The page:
How college helped me overcome my fear of public speaking

If you find yourself trembling at the thought of speaking in front of a crowd, you're not alone. Admissions Coordinator Andre Lawson shares how two college classes helped him overcome his fear.

The Manzanita Bowl on campus

How college helped me overcome my fear of public speaking

If you find yourself trembling at the thought of speaking in front of a crowd, you're not alone. Admissions Coordinator Andre Lawson shares how two college classes helped him overcome his fear.

The Manzanita Bowl on campus

As a kid growing up, my mother ensured I stayed busy with extracurricular activities. Some of them I excelled in, while others I failed at miserably. I played basketball, football and baseball; ran track; joined a tap dance club and even participated in the band at one point. After being in front of people my entire life, you would think public speaking would come naturally. However, that was not the case. In fact, being a part of group sports and extracurricular activities allowed me to hide my fear of public speaking for a long time.

Public speaking was a challenge for me since my youth. I wasn't shy by any means. I was just insecure. I thought about whether I was making sense to the crowd, how my clothes looked and whether people would laugh at me during a presentation. With these thoughts going through my head, I was bound to mess up, right? These uncertainties continued throughout high school and the start of college.

It wasn't until my second year at the University of Nevada, Reno, that I decided to step out of my comfort zone and try something new. That something new was exposing my insecurities in front of people I wasn't comfortable around. I decided to first meet with an academic advisor to talk about what courses could help with building confidence in public speaking. We decided on two classes, "Communication 113: The Fundamentals of Speech Communication" and "Music 105: Vocal Techniques." These classes would force me to get up and speak and sing in front of people without the opportunity to hide in a group.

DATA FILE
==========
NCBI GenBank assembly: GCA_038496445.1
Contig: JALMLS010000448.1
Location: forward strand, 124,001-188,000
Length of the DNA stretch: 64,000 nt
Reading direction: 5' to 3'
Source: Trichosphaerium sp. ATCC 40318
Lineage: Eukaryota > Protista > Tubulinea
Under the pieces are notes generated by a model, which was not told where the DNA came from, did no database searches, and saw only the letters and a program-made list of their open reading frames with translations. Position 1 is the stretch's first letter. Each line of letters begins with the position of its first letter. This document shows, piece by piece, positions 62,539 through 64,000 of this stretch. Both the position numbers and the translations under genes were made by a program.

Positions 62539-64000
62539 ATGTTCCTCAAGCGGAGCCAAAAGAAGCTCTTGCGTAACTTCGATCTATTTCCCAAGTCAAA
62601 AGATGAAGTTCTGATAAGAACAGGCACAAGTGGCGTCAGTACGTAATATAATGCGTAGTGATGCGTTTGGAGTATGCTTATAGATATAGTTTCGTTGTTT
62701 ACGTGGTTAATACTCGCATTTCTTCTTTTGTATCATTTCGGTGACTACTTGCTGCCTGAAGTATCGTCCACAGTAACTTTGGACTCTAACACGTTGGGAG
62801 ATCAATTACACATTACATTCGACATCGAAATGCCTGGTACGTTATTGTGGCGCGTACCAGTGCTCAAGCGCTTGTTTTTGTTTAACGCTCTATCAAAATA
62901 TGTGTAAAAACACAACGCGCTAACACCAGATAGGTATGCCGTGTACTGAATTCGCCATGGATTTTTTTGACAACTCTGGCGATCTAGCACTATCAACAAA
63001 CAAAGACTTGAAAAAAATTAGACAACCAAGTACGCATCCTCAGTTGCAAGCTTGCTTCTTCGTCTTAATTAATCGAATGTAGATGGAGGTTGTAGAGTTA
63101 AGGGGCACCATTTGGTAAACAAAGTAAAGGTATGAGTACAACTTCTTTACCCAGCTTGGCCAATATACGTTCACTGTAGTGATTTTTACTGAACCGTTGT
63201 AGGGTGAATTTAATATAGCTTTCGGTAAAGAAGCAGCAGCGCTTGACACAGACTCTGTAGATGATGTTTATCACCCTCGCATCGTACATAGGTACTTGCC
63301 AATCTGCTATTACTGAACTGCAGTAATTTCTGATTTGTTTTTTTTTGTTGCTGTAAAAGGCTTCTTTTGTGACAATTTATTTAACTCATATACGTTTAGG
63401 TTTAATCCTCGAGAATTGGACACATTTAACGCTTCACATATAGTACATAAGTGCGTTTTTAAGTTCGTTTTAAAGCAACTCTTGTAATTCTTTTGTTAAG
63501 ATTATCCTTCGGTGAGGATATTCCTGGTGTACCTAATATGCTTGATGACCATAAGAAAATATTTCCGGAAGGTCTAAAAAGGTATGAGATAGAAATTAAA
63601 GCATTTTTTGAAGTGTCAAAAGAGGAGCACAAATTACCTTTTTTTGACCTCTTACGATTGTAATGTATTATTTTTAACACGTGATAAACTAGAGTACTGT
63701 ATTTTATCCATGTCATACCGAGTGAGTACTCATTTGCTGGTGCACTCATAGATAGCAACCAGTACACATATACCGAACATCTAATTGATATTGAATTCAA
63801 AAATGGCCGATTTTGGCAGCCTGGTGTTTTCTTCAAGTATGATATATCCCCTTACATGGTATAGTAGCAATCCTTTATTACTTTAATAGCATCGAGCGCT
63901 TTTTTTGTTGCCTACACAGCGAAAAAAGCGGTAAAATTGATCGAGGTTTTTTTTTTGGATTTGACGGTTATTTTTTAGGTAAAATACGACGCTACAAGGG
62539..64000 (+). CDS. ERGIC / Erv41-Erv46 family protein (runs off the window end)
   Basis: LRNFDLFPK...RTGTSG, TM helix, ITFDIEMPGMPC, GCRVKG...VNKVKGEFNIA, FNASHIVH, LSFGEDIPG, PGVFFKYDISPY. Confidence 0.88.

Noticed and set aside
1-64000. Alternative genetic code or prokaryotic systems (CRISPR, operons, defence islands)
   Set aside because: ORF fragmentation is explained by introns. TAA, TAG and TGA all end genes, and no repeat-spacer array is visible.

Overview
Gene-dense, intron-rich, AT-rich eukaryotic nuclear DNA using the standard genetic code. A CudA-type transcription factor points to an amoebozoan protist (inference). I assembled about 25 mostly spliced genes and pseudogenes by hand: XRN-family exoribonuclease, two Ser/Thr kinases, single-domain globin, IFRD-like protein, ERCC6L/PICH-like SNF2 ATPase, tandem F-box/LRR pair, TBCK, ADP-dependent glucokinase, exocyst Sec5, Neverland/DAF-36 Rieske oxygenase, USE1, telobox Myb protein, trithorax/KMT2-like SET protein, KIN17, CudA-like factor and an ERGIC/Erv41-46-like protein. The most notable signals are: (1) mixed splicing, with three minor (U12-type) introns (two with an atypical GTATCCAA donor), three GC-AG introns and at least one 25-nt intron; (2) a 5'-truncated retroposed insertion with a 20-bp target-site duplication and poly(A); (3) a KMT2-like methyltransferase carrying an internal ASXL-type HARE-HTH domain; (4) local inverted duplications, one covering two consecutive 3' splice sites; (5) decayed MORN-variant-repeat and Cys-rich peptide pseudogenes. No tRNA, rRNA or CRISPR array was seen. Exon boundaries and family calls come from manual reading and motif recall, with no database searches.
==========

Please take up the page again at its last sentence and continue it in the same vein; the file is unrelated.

In Communication 113, I learned how to prepare for presentations and how to read a room. The start of the semester felt comfortable because the projects were group projects. They allowed me to build confidence in these new skills without being the center of attention.

It wouldn’t be until the middle of the semester before I would have a solo class presentation. I was extremely nervous. So, I figured if I could make the group laugh, then what I said or did wouldn't matter as much. The topic of my project was how music could affect one's mood. During the presentation I referenced a clip from a comedic film where actor Terry Crews sang " A Thousand Miles" by Vanessa Carlton. The clip brought me a lot joy and I was confident I could perform it well. And, it worked like a charm! I got the exact reaction I wanted. I demonstrated that music, lyrics and the performer’s interpretation of them can change an audience’s reaction and therefore the audience’s mood.